22. 35 Jess T. December 20, 2016 at 6:40 pm

    When I got to university, I was surprised to find that most of my friends and I had been on food stamps in the past. It is very common in the US. Families will work full time but still not have enough money to feed their children. I cannot speak for how it felt for my parents to rely on free food, but as a child it was a happy moment when we went to the food bank to get our groceries. I knew I wouldn’t be hungry. It is a wonderful thing that people are willing to donate goods to those in need. I hope to be one of those helping hands when I am older and have enough money to support myself.

    • 36 People Empowerment Project December 30, 2016 at 4:33 am

      Well said. Thankfulness matters. Especially for children, wherever they live. But for some even high school is not free. Uganda comes to mind. So the cycle of poverty continues unabated. We should be even more thankful than we are perhaps.

  23. 37 Colored Christianity: Challenging the Church and the World to Commit to Racial and Gender Justice December 20, 2016 at 8:56 pm

    Wow. So good and timely. I agree completely and I wrote a blog talking about charity and things you mentioned and how they don’t really address social issues.

    https://jholmes90blog.wordpress.com/2016/12/15/7-dangers-of-charity/

  24. 38 William Hill December 20, 2016 at 9:48 pm

    It would seem that two great countries, the USA and Great Britain, share more than a common language. In my Sept. 1st blog entry, “The Great Food Divide”, I detailed the hunger in California’s Central Valley, the richest agricultural area in the richest state in the richest country, where many depend on the local food bank for their daily food. It is abhorrent that two great and wealthy nations as ourselves allow such hunger – and, as you said – the need for food banks to even exist.

    • 39 People Empowerment Project December 30, 2016 at 4:27 am

      One of the saddest facts about societies that form part or all of its success on the principles of capitalism is that many who want to help are not able, while many who are able are not willing. I hope to change this incrementally in 2017 with a twist of the Robin Hood saga. The difference is in our case it won’t be robbery that gets it done. It will all be a matter of free will.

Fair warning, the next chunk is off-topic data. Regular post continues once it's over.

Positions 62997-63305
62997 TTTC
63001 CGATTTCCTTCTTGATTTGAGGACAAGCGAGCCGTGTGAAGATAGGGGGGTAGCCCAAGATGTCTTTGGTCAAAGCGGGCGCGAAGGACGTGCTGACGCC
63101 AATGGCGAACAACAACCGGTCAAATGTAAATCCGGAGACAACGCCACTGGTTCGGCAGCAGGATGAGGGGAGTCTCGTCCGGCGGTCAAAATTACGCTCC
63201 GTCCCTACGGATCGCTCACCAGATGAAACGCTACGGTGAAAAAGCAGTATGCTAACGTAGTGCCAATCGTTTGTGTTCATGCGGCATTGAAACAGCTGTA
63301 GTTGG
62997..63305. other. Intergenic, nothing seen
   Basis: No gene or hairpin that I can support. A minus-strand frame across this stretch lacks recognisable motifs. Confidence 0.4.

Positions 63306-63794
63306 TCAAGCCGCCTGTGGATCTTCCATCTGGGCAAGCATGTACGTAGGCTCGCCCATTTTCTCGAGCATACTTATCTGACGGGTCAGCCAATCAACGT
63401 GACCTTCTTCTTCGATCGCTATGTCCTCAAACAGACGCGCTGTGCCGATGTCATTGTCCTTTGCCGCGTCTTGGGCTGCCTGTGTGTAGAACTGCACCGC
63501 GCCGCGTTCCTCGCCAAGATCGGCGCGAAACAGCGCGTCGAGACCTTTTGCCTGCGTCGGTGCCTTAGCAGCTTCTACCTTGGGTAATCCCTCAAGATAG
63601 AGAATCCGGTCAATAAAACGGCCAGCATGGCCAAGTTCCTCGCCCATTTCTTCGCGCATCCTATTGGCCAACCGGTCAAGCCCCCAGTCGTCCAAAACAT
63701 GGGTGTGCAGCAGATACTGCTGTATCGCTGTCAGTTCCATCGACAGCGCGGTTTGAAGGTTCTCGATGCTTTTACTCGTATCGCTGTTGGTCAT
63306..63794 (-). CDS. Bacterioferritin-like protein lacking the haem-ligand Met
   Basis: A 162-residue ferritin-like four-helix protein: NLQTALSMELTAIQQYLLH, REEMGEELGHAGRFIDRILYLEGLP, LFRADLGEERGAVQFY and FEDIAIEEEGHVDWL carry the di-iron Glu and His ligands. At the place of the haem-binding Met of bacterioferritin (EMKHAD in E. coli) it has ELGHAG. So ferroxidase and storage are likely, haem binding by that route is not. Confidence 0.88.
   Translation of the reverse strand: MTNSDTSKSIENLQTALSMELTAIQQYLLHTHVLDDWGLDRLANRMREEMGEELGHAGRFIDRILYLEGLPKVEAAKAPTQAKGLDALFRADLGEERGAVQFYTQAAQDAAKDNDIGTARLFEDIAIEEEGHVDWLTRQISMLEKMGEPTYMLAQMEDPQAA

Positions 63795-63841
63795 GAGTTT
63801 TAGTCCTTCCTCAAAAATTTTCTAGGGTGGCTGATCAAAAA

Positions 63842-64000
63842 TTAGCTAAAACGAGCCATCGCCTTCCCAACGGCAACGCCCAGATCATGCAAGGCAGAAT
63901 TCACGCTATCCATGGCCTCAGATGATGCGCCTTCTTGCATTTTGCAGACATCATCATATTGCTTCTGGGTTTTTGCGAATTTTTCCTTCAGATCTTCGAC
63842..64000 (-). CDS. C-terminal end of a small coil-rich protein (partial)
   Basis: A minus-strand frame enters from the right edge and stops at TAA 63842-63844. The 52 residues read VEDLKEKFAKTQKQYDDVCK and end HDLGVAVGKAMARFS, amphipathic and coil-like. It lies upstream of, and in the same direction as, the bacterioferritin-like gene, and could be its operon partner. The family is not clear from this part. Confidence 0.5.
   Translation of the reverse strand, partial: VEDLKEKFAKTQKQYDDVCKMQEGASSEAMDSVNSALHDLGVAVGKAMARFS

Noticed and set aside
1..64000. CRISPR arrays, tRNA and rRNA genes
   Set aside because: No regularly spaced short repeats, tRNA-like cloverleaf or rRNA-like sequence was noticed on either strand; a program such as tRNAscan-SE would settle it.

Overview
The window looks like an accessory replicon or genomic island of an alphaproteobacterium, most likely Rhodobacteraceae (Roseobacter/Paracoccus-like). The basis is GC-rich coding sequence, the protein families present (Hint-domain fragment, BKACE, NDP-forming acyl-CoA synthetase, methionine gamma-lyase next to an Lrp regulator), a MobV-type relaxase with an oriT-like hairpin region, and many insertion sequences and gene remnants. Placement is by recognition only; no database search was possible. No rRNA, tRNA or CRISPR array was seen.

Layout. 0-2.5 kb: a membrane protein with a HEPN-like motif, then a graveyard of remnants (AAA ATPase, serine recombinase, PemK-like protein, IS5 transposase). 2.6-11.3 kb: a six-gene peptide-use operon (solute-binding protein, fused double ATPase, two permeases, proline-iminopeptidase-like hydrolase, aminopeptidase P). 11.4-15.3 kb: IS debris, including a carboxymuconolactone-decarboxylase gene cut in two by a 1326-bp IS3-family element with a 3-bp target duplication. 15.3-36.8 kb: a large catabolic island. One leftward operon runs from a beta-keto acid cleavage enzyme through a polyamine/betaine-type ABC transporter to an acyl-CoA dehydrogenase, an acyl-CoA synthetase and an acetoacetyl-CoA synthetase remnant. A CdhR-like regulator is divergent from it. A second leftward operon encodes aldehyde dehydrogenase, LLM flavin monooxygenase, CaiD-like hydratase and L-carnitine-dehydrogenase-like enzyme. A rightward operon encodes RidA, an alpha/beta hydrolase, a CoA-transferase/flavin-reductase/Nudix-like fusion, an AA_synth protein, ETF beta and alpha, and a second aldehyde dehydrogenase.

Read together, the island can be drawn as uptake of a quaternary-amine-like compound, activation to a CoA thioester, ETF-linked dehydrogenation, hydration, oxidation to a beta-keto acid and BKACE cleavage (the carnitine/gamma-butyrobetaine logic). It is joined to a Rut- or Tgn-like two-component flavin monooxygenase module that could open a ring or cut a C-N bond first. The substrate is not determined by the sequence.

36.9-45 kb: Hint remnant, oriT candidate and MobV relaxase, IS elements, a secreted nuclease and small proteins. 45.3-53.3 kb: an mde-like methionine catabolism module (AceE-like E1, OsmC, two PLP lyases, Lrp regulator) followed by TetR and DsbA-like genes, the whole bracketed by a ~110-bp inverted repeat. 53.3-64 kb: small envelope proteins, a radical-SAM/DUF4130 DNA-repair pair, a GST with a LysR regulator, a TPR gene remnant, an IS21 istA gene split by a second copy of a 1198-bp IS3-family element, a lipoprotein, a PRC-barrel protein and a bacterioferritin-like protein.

25. 40 Discover the World through History December 21, 2016 at 2:18 am

    Interesting post! It’s definitely important to address the issues of poverty.

  26. 41 millennialandpolitical December 21, 2016 at 5:21 am

    This an excellent piece that illustrates the compassion we should all have for those that are impoverished. You do a great job of explaining the different ways poverty is demonized and sensationalized and how it comes at a cost to those in need. Very inspiring and important! To ignore this is to do a disservice.

  27. 42 phoebedem December 21, 2016 at 1:24 pm

    Nicely thought-out observation and analysis of the impacts of sanctions and reforms on the poverty stricken. Very much agree that the voices of those who are experiencing struggles are not being heard and represented. And I agree a thousand times that they way we talk about issues in general needs to change. Many people are struggling in many way because their reality is being misrepresented, and therefore misunderstood and judged. I enjoyed reading your piece.

  28. 44 Rachel December 21, 2016 at 5:56 pm

    This is really well written! I definitely agree that something needs to be done about the current situation of poverty. One thing that I am particularly interested in is how to utilize what many people deem as ‘waste’. I know in the U.S, Whole Foods is really big on donating the items that are past due, rather than throwing them out as many other organizations do. If we can get more stores to donate rather that dump, I think we might be able to better feed those who are hungry.

    • 45 PixieGloLife December 22, 2016 at 12:44 pm

      Great idea!

    • 46 People Empowerment Project December 30, 2016 at 4:21 am

      Well said. “If it doesn’t bring in $$, then it doesn’t leave the store via the front door.” is the motto. Then the garbage dump dogs feast while people struggle, including the homeless, some of whom served as veterans. That’s another topic though. But maybe not. This is Rick from GA. Thanks for sharing.

  29. 47 Fijay December 21, 2016 at 11:52 pm